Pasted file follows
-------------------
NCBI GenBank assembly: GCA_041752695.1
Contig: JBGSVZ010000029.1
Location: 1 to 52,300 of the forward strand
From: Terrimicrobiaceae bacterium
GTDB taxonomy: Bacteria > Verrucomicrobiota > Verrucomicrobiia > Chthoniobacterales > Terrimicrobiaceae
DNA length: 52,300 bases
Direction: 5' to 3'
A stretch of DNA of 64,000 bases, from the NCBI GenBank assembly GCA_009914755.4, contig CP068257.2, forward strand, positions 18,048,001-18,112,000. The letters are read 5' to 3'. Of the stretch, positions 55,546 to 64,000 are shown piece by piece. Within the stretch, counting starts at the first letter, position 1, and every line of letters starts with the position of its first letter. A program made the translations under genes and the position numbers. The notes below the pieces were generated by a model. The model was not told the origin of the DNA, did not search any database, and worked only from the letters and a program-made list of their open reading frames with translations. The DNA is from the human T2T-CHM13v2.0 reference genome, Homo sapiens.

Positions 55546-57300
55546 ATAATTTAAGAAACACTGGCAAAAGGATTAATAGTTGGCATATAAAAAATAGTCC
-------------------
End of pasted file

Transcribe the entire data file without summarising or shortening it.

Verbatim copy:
NCBI GenBank assembly: GCA_041752695.1
Contig: JBGSVZ010000029.1
Location: 1 to 52,300 of the forward strand
From: Terrimicrobiaceae bacterium
GTDB taxonomy: Bacteria > Verrucomicrobiota > Verrucomicrobiia > Chthoniobacterales > Terrimicrobiaceae
DNA length: 52,300 bases
Direction: 5' to 3'
A stretch of DNA of 64,000 bases, from the NCBI GenBank assembly GCA_009914755.4, contig CP068257.2, forward strand, positions 18,048,001-18,112,000. The letters are read 5' to 3'. Of the stretch, positions 55,546 to 64,000 are shown piece by piece. Within the stretch, counting starts at the first letter, position 1, and every line of letters starts with the position of its first letter. A program made the translations under genes and the position numbers. The notes below the pieces were generated by a model. The model was not told the origin of the DNA, did not search any database, and worked only from the letters and a program-made list of their open reading frames with translations. The DNA is from the human T2T-CHM13v2.0 reference genome, Homo sapiens.

Positions 55546-57300
55546 ATAATTTAAGAAACACTGGCAAAAGGATTAATAGTTGGCATATAAAAAATAGTCC